If any of you have experience with this kind of thing, please advise me on how to proceed. If there's already a device that I can buy and just plug in, that would be best. If there's some tinkering to do, it would depend on the depth and complexity of that tinkering.
Don't do it. Unless you don't mind the consequences.
Actually what would be best is if I found a similar window fan with an integrated fully variable speed control unit. Alas, the available choice of window fans pretty much stops at Air King. Though I understand that there's a slew of window fans that are not made anymore, like the Vornado for example, so that might be an option. However, my primary consideration of any window fan remains a fully variable speed control unit.
Thank you
Martin Levac
http://www.laskoproducts.com/fans/model_2155a.html http://www.airkinglimited.com/pages/industrial/window1.html
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On 6/20/2011 10:22 PM, Tom Biasi wrote:

Had nothing better to do tonight huh, Tom?
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"Martin Levac" wrote in message
On 6/20/2011 10:22 PM, Tom Biasi wrote:

Had nothing better to do tonight huh, Tom?
You are not obligated to consider anything that I say.
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I don't know the details. It would be mighty peculiar controller that would change frequency without changing voltage. As a general rule, you should be able to run typical induction motors below synchronous speed by changing the frequency to less than line frequency. BUT you have to lower the voltage in proportion to the frequency so as not to get excessive no load current.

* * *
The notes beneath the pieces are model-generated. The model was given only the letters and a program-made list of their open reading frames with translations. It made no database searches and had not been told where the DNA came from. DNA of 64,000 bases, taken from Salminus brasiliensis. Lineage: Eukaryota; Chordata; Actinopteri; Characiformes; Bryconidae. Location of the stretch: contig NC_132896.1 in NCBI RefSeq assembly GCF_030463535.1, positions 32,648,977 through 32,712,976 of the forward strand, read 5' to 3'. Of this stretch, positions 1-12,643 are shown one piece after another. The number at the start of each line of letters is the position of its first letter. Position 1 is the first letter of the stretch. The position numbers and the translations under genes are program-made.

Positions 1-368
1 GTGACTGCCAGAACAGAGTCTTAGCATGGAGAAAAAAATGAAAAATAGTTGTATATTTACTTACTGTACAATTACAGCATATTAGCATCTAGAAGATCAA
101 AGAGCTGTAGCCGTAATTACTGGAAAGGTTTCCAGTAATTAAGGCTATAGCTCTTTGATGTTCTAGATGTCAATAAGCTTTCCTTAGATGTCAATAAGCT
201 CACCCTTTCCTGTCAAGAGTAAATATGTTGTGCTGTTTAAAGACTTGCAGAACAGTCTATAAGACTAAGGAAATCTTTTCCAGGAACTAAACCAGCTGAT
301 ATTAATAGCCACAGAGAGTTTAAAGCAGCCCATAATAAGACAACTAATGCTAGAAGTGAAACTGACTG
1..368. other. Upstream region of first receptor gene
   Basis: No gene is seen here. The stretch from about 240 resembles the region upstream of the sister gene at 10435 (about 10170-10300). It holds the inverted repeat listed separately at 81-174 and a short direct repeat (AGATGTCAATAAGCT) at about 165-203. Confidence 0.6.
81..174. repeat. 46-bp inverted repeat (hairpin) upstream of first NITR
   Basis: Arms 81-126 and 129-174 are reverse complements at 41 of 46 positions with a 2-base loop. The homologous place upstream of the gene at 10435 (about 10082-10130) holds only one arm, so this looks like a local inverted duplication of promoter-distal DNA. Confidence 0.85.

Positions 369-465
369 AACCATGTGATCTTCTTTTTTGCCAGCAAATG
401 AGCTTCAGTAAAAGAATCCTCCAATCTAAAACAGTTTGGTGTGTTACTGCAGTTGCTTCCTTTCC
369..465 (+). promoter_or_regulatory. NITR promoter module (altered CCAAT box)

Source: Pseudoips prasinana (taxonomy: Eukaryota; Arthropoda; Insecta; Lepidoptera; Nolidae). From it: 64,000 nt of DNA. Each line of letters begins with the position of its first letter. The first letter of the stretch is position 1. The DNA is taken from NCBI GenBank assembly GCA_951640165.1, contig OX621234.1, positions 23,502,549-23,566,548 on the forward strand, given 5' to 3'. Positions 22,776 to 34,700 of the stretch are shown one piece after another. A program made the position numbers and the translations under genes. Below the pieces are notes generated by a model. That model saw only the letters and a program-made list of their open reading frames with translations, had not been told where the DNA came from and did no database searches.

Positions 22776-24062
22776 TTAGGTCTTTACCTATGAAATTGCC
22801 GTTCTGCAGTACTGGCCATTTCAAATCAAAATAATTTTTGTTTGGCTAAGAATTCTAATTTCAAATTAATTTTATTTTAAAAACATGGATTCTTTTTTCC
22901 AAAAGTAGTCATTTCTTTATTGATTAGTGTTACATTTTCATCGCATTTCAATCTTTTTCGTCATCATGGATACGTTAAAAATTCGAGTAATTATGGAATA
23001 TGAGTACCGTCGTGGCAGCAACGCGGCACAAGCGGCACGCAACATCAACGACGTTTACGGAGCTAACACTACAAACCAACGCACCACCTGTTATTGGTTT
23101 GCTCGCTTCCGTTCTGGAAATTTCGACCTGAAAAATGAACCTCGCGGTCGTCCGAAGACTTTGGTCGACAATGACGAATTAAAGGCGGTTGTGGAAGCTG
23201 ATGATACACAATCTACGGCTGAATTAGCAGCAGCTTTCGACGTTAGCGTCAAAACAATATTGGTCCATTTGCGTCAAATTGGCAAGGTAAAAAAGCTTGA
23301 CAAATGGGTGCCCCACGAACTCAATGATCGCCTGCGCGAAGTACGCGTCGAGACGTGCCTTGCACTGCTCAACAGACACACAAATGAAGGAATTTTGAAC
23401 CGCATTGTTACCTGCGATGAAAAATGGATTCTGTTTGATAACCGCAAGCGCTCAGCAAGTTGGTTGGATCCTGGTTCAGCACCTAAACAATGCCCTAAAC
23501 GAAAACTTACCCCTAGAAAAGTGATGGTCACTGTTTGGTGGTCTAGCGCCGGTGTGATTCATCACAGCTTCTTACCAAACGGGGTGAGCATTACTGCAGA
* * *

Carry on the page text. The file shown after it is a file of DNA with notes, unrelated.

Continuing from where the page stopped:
If you do that, the only consequence is lower maximum torque. For a fan, that should not be a problem.
This assumes that between your own controller and the actual motor itself there is no other controller or circuitry that does not like yours.
--

Sam

Conservatives are against Darwinism but for natural selection.
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The motor is an induction motor, as far as you are concerned this means the speed is locked to the frequency of the AC line. There are some tricks in rearranging some connections to the stator winding to get some different speeds but 3 different speeds are about the limit. I haven't looked but I bet if you google variable speed induction motors you will get a lot more info. Jimmie
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On 6/20/2011 10:55 PM, JIMMIE wrote:

Since the speed of the motor is locked to the AC frequency, and since I'm not about to fiddle around the insides of that motor, then it means I want a device that controls the AC frequency at the power cord. Any idea how to proceed, Jimmie?
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The problem is that you can't simply continue to lower the frequency as the lower the frequency the less effective the induction is. Also you will find that variable frequency controllers are pricey.
Your best bet is to find a motor with brushes that you can vary the speed of with common speed controllers.
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On 6/21/2011 7:52 AM, jamesgangnc wrote:

I did find that. Cheapest VFD at a glance was $325. Although I don't see why they should be. Maybe these things are too specialized to be made cheaply.
It's a fan and there's little I can do about its design. It must be quiet and that is partly why I want full control over the speed.
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That's part of it. There is not a high demand. Theoretetically an inverter design could be adapted to a variable frequency output. But you still have to convert to dc, then convert back to ac with a variable frequency switching supply of some sort. And you are still limited by the ability of the induction motor to operate at lower frequencies. Even 30hz, which is just half, is far worse at induction.